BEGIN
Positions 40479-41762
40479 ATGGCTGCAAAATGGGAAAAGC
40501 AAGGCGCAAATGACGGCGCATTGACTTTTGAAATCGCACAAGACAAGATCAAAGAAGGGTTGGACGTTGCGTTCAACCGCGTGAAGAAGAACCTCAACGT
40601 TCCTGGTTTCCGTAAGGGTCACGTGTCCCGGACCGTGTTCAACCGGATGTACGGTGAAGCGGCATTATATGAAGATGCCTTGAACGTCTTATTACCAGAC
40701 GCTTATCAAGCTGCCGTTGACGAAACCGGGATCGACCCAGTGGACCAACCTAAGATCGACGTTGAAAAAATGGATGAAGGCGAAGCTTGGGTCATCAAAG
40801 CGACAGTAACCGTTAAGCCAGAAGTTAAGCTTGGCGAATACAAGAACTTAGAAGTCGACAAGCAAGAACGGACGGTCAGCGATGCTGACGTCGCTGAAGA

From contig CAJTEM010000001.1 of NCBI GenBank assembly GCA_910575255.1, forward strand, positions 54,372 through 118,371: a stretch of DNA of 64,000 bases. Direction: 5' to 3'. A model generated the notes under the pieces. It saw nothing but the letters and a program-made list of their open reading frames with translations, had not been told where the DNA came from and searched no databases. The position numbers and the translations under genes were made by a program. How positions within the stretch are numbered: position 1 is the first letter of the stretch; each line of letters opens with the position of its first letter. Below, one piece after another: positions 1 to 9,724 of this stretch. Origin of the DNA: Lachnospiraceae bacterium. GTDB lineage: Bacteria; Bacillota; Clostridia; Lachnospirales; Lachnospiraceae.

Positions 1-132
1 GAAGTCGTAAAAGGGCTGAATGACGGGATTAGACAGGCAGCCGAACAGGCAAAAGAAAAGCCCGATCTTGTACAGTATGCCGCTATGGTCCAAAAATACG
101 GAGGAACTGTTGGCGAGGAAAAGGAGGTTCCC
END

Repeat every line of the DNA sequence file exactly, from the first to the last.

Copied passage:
Positions 40479-41762
40479 ATGGCTGCAAAATGGGAAAAGC
40501 AAGGCGCAAATGACGGCGCATTGACTTTTGAAATCGCACAAGACAAGATCAAAGAAGGGTTGGACGTTGCGTTCAACCGCGTGAAGAAGAACCTCAACGT
40601 TCCTGGTTTCCGTAAGGGTCACGTGTCCCGGACCGTGTTCAACCGGATGTACGGTGAAGCGGCATTATATGAAGATGCCTTGAACGTCTTATTACCAGAC
40701 GCTTATCAAGCTGCCGTTGACGAAACCGGGATCGACCCAGTGGACCAACCTAAGATCGACGTTGAAAAAATGGATGAAGGCGAAGCTTGGGTCATCAAAG
40801 CGACAGTAACCGTTAAGCCAGAAGTTAAGCTTGGCGAATACAAGAACTTAGAAGTCGACAAGCAAGAACGGACGGTCAGCGATGCTGACGTCGCTGAAGA

From contig CAJTEM010000001.1 of NCBI GenBank assembly GCA_910575255.1, forward strand, positions 54,372 through 118,371: a stretch of DNA of 64,000 bases. Direction: 5' to 3'. A model generated the notes under the pieces. It saw nothing but the letters and a program-made list of their open reading frames with translations, had not been told where the DNA came from and searched no databases. The position numbers and the translations under genes were made by a program. How positions within the stretch are numbered: position 1 is the first letter of the stretch; each line of letters opens with the position of its first letter. Below, one piece after another: positions 1 to 9,724 of this stretch. Origin of the DNA: Lachnospiraceae bacterium. GTDB lineage: Bacteria; Bacillota; Clostridia; Lachnospirales; Lachnospiraceae.

Positions 1-132
1 GAAGTCGTAAAAGGGCTGAATGACGGGATTAGACAGGCAGCCGAACAGGCAAAAGAAAAGCCCGATCTTGTACAGTATGCCGCTATGGTCCAAAAATACG
101 GAGGAACTGTTGGCGAGGAAAAGGAGGTTCCC